First of all, how did you get into all of the Japanese stuff???
I actually can’t really remember how it all started…it’s a big blur of Cardcaptor Sakura, a school presentation on kimonos, and an intrest in the Youth For Understanding programs.
I’d have to say that what really cemented my intrest (read ♥, but that’s a little intense to put on a blog ;)) was studying abroad in Japan the summer before my senior year of high school…at 16-,17-years-old.
So you’ve already been to Japan? I’ve wanted to go for like, forever…
Well, yes, three times now actually. The first time I mentioned above, on a scholarship with Youth for Understanding for a month and a half. The second time I got an Internship through my college to work with the Hikone City government for a month and a half again. The third time I went with a group of 12-14 other students from my college for a 3 1/2 week tour around Japan. It was great!
So…you’re in college? Doing what?
Haha, yes. I’m in the Secondary Education Program with two majors: English and Japanese Langauge and one minor: English as a Second Langauge (more commonly known as ESL :)). All of this my friends commonly sum up as a degree in OVERACHIEVEMENT…and sometimes I think they’re right 😉
It’s all for a good purpose though. I’m on my last year–and if being an RA, taking 17 credits, student teaching, and Japanese 301 doesn’t kill me…I’ll hopefully be a JET teacher sometime soon :D.
Woah, let’s focus on the important things here before we talk about the future. When did you start studying Japanese? Are you good??
I don’t think you could call just watching Cardcaptor Sakura and listening to Japanese music “studying Japanese” (which was what I did at ages 15-16). I took a summer class with a homeschooling group for a couple of weeks before I left for Japan the first time. I took one random Japanese class my senior year in high school. And I’ve taken two years of Japanese in college so far (2 1/2 soon, since I’m taking 301 in the fall).
However, I wouldn’t really call this studying Japanese. Why? Because I didn’t decide to really learn it, or even think to become really fluent, until about a month ago. I tried the AJATT method and RTK for a while last year, but I didn’t keep up with it…so I lost it. Now, I’m re-motivated, and re-ready to give this thing a shot, and I’m NOT giving up.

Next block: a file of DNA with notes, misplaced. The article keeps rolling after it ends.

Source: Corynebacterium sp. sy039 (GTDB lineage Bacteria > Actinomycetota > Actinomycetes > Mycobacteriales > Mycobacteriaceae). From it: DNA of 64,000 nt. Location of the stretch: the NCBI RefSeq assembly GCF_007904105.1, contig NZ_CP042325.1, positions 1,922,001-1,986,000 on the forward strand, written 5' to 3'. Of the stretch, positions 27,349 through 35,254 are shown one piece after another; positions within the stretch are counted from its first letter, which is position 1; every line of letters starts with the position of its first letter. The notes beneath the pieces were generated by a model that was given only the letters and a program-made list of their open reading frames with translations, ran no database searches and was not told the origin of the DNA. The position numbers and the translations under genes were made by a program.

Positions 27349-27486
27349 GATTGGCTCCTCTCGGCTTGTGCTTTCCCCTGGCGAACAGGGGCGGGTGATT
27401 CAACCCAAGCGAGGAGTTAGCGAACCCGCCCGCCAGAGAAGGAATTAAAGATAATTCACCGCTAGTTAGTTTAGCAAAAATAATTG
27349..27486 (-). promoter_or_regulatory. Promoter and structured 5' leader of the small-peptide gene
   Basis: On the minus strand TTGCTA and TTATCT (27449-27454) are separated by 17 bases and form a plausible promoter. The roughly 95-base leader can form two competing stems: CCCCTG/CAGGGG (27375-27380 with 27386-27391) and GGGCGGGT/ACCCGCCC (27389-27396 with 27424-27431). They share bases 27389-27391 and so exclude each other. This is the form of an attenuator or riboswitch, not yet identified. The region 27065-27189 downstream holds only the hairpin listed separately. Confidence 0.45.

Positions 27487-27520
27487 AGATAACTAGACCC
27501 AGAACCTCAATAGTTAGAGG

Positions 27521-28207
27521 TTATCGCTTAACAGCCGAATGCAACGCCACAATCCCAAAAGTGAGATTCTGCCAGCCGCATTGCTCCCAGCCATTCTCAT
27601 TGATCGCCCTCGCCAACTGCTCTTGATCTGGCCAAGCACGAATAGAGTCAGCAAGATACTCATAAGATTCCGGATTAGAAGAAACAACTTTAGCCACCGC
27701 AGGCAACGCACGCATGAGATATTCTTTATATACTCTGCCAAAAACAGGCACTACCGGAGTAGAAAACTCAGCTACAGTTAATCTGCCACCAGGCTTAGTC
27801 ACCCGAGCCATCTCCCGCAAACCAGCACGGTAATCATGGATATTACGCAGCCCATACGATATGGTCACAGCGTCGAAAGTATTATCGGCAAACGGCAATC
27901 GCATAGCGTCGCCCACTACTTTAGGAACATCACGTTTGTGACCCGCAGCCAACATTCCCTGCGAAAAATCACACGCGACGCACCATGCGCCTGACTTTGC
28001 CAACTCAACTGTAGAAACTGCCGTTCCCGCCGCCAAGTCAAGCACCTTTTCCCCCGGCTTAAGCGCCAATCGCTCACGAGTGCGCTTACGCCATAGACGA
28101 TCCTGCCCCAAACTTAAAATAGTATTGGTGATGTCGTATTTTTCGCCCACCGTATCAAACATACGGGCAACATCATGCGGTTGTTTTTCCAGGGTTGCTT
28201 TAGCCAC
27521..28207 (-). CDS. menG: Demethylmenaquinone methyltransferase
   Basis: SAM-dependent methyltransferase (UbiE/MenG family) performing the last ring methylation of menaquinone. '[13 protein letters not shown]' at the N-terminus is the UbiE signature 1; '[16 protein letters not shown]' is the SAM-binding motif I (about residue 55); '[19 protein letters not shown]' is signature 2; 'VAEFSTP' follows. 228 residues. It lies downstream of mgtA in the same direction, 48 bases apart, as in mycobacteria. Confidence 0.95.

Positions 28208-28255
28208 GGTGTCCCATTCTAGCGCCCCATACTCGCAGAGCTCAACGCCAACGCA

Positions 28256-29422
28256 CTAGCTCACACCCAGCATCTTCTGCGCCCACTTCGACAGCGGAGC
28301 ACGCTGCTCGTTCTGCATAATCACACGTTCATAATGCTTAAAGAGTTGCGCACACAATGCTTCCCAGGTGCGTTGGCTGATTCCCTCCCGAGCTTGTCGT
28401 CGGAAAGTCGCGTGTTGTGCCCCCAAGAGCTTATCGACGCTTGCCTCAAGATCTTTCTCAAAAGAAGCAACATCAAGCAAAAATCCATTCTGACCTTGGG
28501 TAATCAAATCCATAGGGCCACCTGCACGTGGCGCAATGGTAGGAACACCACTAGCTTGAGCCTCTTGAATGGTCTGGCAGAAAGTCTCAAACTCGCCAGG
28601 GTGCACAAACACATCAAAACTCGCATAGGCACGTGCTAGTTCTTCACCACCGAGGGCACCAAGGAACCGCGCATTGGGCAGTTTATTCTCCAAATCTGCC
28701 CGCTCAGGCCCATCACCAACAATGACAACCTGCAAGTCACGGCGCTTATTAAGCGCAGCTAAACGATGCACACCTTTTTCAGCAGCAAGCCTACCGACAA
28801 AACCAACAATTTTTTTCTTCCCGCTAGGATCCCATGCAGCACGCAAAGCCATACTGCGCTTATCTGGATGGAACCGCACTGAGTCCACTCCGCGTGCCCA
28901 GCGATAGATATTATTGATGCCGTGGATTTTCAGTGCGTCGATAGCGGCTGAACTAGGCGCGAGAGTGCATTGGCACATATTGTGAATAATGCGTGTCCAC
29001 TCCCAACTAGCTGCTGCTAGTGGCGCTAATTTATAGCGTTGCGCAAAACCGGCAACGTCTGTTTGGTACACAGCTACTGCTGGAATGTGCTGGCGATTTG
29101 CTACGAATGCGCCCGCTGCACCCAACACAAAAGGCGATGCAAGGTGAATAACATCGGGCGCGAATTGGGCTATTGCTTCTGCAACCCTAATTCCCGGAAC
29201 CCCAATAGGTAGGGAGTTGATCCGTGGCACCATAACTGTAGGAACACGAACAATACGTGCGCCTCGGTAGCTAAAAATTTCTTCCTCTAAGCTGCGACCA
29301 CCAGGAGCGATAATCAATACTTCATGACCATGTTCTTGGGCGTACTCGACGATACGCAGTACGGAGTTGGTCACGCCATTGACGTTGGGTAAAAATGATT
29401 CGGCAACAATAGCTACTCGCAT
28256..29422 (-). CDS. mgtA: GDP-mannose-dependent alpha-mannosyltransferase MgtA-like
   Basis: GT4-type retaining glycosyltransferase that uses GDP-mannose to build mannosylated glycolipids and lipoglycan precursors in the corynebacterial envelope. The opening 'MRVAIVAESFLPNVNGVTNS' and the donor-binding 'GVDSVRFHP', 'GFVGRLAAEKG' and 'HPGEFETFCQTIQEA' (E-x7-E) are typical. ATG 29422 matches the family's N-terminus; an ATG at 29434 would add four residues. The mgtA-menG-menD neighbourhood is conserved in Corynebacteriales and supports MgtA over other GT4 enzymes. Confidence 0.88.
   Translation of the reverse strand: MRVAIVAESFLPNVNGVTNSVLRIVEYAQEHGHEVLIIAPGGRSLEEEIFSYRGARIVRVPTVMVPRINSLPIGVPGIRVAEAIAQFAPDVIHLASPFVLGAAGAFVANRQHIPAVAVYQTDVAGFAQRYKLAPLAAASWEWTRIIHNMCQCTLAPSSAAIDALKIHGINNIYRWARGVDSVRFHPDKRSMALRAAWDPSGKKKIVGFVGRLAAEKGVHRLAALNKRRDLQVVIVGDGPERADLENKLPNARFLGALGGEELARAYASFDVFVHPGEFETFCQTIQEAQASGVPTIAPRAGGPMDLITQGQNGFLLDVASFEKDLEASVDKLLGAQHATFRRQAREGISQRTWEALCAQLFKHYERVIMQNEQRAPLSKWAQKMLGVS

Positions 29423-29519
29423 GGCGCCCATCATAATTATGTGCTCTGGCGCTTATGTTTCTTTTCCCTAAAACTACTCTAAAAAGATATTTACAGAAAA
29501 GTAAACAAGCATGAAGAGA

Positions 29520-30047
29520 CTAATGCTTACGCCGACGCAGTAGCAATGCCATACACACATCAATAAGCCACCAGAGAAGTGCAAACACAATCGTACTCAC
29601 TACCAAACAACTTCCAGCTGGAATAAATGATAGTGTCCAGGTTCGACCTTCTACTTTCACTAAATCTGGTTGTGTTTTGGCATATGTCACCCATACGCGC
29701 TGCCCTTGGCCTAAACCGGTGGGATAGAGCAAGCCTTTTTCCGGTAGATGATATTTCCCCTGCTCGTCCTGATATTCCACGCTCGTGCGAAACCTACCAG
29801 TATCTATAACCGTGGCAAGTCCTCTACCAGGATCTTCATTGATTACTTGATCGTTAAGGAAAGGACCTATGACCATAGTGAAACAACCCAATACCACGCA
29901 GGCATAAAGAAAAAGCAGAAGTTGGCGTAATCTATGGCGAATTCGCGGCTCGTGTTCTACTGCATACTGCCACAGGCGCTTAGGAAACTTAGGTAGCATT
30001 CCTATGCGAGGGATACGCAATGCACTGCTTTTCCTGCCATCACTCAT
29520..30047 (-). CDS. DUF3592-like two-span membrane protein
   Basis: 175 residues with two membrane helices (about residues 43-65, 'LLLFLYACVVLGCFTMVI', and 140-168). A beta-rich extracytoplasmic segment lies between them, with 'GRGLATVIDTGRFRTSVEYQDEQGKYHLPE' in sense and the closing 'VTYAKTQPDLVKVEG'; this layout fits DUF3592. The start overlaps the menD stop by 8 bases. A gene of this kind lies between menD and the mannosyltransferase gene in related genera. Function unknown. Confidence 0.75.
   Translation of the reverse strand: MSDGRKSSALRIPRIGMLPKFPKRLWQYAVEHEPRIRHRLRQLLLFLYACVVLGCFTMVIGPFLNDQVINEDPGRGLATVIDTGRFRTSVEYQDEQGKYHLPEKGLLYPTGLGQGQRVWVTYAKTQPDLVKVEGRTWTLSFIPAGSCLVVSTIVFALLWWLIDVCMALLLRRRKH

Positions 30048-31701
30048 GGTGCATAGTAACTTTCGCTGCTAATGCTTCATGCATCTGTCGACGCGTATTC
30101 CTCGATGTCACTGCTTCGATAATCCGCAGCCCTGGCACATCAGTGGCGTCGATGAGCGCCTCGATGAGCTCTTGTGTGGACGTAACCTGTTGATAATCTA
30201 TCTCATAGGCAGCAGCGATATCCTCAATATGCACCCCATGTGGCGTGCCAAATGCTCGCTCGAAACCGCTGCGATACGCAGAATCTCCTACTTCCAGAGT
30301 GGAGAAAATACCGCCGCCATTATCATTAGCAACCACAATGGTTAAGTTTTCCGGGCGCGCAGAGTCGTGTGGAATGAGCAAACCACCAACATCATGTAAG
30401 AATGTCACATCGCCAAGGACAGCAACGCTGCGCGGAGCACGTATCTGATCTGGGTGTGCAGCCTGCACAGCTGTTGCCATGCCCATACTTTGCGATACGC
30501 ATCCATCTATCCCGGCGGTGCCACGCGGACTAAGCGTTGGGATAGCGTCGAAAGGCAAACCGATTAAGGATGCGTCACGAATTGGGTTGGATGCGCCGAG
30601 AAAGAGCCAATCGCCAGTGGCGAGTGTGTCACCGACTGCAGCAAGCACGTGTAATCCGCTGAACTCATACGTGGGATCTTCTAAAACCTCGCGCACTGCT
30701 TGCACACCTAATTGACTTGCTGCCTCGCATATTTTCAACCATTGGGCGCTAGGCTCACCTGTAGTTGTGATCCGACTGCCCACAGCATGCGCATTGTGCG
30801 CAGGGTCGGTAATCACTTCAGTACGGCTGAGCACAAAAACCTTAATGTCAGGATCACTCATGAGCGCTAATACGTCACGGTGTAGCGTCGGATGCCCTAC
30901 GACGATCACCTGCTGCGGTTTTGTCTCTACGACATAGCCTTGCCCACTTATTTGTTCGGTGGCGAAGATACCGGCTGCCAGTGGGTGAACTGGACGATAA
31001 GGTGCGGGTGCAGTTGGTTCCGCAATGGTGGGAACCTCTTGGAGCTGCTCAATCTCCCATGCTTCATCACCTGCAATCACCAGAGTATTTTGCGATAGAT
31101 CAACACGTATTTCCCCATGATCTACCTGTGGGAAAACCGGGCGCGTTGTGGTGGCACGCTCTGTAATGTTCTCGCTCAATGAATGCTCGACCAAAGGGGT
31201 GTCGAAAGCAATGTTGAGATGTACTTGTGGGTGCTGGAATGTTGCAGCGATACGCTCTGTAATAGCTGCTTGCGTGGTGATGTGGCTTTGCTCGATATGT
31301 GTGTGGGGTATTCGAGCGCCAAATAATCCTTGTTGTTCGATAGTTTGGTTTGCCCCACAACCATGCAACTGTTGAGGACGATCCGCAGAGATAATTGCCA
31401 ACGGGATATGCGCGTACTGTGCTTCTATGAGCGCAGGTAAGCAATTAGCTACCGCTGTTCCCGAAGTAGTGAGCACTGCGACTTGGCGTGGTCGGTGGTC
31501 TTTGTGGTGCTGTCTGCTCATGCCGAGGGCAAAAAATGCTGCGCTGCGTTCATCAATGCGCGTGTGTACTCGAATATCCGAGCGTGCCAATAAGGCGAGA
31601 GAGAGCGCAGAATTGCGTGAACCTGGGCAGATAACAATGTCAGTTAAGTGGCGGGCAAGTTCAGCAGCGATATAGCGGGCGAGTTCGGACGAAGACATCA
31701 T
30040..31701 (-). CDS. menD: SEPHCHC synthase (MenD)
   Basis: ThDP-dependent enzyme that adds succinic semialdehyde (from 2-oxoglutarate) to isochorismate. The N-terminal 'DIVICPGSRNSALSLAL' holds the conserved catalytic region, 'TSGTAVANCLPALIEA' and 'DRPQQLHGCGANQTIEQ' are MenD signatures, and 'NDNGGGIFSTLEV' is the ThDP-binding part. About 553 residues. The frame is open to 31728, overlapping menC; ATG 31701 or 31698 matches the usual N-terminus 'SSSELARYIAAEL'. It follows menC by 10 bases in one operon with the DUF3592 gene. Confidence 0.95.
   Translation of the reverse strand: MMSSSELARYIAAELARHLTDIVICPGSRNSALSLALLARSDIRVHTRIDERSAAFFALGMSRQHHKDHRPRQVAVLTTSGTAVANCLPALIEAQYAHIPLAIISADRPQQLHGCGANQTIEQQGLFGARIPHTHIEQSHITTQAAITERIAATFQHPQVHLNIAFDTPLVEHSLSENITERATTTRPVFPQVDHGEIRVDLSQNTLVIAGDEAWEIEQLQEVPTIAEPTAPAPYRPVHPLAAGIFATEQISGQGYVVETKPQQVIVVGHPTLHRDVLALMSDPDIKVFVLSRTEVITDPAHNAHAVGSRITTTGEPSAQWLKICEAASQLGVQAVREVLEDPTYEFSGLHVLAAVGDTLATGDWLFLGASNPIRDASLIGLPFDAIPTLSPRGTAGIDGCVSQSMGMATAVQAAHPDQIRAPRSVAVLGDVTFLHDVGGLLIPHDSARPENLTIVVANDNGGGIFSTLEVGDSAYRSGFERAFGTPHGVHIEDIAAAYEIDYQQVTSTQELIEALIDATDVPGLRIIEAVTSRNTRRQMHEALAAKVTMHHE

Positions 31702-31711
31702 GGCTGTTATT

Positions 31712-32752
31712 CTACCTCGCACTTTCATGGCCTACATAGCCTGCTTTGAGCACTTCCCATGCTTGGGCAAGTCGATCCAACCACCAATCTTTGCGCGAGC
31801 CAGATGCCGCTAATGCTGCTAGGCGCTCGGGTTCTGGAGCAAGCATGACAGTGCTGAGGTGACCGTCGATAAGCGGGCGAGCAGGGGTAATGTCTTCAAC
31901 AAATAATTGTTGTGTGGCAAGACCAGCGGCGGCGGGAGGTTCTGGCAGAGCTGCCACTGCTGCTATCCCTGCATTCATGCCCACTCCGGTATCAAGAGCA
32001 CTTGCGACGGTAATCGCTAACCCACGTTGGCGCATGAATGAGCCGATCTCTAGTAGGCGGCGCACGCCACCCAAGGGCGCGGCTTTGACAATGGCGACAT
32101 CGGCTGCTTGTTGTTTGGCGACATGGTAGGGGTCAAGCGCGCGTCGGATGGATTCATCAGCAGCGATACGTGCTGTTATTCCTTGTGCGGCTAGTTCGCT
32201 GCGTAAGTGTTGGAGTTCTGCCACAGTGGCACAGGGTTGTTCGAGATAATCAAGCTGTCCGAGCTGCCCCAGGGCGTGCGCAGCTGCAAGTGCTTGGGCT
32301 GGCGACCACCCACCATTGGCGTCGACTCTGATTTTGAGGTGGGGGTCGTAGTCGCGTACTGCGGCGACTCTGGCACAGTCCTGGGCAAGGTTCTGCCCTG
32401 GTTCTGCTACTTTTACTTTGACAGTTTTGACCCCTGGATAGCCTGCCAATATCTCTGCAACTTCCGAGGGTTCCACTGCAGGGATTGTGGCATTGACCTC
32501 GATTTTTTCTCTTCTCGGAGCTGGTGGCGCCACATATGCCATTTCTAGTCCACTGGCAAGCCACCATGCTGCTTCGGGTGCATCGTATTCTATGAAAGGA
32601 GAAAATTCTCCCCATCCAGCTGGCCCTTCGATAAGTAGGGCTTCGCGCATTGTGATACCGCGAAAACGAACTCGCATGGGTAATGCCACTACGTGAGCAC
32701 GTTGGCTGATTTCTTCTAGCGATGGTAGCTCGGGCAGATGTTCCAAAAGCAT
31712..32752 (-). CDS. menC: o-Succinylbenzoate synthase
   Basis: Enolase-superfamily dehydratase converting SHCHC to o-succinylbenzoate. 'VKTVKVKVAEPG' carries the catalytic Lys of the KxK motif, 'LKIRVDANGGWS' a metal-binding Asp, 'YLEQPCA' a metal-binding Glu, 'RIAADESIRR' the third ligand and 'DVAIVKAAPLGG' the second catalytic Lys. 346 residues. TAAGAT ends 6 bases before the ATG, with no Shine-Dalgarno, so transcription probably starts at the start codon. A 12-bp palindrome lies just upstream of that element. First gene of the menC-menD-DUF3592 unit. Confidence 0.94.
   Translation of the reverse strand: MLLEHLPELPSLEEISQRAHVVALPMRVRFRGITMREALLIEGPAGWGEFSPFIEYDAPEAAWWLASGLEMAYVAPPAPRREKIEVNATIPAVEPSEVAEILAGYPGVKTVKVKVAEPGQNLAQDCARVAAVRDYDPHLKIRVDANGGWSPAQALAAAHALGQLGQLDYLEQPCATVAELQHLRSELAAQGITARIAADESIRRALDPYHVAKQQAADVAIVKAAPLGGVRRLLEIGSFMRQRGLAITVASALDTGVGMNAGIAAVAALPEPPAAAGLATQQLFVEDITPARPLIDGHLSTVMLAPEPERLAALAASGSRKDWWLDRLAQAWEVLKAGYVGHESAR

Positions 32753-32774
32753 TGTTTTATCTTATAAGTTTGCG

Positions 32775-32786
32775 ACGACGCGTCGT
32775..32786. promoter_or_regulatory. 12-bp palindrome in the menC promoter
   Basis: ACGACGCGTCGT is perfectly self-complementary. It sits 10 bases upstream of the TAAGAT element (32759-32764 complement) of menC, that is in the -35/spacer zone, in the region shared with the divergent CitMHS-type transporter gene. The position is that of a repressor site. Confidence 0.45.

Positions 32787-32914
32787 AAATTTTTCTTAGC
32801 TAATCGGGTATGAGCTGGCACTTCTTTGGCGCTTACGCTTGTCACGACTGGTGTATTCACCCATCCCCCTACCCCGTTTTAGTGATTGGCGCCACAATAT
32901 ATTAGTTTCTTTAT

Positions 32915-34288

So, honestly? I’m not very good right now. I know around 100 or so vocab words, I know most of the hiragana and katakana. I know around 125-130 kanji (but only because I’ve restarted RTK). However, I’d like to be good. And not just good, but really good. The oh-my-gosh-you-must-have-grown-up-in-Japan-and-spent-your-childhood-with-every-Japanese-toy-available or the wow-you-must-eat-sleep-and-breathe-Japanese-for-breakfast, cause that’s the only way you’d be that good. THAT type of good ^-^
I know I can do this. Other people have done it. I’ve followed their progress, been inspired by their achievements, and I’ve got a plan. (read girl’s got a plan!) Not one set in stone by any means, but one that I know I can follow and I know where I want it to take me. So here’s to the journey. Here’s to the goal. Here’s to re-wiping that white board one more time so I can practice the stroke order difference between 左 and 右. Here’s to those early mornings and sleepy-eyed nights of Anki reviews with a mug of green tea by my side. And here’s to those oh so rare, but really treasured, moments when I realize that I can read a sentence I’d never seen before, understood a conversation that I didn’t expect to, or can do things in Japanese I’ve never done before (see read a book!). That’s what makes this all worth it. And hey, if I get to have some fun and share some things along the way, then I’m all the better for it 😀
 Now this is the original man with a plan, (as opposed to girl with a plan, but whatever!) and a deadline. 18 months to Japanese fluency. And the original inspiration for all of my Japanese Language fluency dreams. The author goes by the name Khatzumoto, and often turn to his blog for motivation, ideas, tips, and for re-look at his overall strategy. I’ll write a post dedicated to his amazingness sometime soon! http://www.alljapaneseallthetime.com/blog/
 RTK stands for Remembering the Kanji, a brilliant, brilliant, brilliant book by Dr. James Heisig that I (and many other Japanese Language learners around the world) am using to learn all 1,945 (now 2,136 as of 2010) jōyō kanji. I’ll write a post about this book and it’s brilliance sometime soon as well! http://www.amazon.com/Remembering-Kanji-Complete-Japanese-Characters/dp/4889960759